Monument to stay, along with division June 22
at next election
Last week the Hillsborough County Commission ensured that Tampa and the county will remain racist by failing to listen to the many people who spoke in favor of removal of the monuments at the public hearing. These folks were better informed, more passionate and understood the history of the 1911 monument in a way that the mostly white speakers who were waving flags and slogans did not.
Thank you to the Tampa Bay Times for the excellent editorials on this issue; some of the speakers quoted your coverage of the original dedication. In my 42 years in Tampa, I have observed firsthand how all of us have been diminished by the dehumanization and denigration of our African-American brothers and sisters.
It shouldn't come as a surprise that the Republicans in the majority voted 4-3 to keep this monument to slavery, but I was hoping Sandra Murman would break with her male counterparts and speak for diversity and inclusion. But alas, she lacked the courage to do so. The only hope now is that the same speakers who wanted change will get it for all of us by enlisting others' help in defeating the oppressive conservative rule in this area.
Lowell Harris, Tampa
Not worthy of an honor
So the Confederate memorial will stay at the old county courthouse in Tampa. That is like a Nazi memorial standing in front of a courthouse in Berlin. Both represent the subjugation of humans. The difference is that the Germans subjugated a white race; the Floridians subjugated a black race. Neither action deserves to be honored.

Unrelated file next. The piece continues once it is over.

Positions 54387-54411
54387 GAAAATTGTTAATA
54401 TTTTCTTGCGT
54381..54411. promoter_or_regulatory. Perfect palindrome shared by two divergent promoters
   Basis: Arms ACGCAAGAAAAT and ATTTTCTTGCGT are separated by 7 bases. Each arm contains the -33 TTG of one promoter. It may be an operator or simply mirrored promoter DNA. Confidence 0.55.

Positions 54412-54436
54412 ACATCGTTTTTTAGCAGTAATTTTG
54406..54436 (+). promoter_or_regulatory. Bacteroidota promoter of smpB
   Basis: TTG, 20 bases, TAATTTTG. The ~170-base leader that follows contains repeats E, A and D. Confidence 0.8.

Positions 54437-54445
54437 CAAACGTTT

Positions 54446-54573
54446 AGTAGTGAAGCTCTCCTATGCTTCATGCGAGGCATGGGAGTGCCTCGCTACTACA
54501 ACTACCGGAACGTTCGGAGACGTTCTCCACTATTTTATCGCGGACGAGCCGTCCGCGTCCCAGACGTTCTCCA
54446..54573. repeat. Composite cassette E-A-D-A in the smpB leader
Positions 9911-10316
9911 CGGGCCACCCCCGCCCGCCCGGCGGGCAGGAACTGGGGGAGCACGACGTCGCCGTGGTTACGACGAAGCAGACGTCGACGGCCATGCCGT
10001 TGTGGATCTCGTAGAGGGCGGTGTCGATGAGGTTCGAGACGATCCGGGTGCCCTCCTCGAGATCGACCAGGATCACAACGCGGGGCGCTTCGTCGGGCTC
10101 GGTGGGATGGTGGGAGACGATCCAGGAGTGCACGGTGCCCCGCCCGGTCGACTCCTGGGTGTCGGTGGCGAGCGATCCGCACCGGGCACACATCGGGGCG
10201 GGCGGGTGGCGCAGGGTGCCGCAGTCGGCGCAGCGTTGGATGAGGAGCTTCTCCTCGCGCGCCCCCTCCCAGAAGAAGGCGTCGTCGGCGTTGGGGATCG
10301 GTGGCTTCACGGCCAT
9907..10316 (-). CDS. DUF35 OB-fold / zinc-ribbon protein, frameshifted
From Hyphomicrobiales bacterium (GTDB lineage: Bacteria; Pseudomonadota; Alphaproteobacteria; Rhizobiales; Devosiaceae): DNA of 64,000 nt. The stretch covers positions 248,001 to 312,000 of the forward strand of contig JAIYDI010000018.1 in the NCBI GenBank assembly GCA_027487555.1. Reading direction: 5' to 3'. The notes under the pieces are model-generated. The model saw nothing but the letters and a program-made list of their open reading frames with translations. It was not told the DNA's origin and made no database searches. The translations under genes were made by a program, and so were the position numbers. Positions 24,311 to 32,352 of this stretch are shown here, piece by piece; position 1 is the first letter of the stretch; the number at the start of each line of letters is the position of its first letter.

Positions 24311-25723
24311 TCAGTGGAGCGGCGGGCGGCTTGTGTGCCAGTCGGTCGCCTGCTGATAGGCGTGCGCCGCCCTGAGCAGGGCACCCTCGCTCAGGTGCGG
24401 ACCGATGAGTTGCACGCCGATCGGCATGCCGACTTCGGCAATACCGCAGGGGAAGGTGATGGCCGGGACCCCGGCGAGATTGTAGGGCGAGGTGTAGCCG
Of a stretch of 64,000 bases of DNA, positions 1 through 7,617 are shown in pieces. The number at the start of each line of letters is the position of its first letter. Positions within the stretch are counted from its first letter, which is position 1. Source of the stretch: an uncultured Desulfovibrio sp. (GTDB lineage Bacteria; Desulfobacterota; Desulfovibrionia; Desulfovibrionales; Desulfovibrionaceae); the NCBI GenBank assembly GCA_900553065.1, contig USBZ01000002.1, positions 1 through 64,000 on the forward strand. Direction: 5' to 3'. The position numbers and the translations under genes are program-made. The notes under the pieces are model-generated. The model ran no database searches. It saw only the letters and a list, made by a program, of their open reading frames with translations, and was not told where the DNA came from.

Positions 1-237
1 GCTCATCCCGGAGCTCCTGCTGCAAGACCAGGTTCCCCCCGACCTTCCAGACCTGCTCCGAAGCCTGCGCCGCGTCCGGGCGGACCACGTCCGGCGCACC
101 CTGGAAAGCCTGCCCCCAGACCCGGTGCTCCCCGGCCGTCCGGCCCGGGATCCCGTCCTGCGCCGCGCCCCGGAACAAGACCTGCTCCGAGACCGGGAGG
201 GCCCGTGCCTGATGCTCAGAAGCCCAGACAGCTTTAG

Larry Bush, Tampa
Museum is the right place
Monuments to the Confederacy belong in museums, where they can be placed in their proper historical context. Such statues need to be preserved as a reminder of the greatest threat to our union: our own citizens, fighting among ourselves, with unforeseen consequences that still resonate today.
Sandra Palmer, Tampa
Senate health care bill | June 23
Back to the drawing board
The Senate health care bill has been released, and once again we see what this Congress is really all about: a reverse Robin Hood move. In order to give huge tax breaks to the wealthiest of Americans (rolling back the taxes that were designed to pay for the Affordable Care Act), they will decimate Medicaid. So the poor, the disabled and the most vulnerable among us will suffer so that the rich can get richer.
Is this the America we want? If it isn't, I urge everyone to call Sen. Marco Rubio and insist that he vote against the Senate health care bill (and call Sen. Bill Nelson and thank him for standing firm with his "no" vote).
Then the next step will be to get the two sides to sit down and work on true health care reform that provides coverage for everyone and works to bring down costs.
Jenni Casale, Palmetto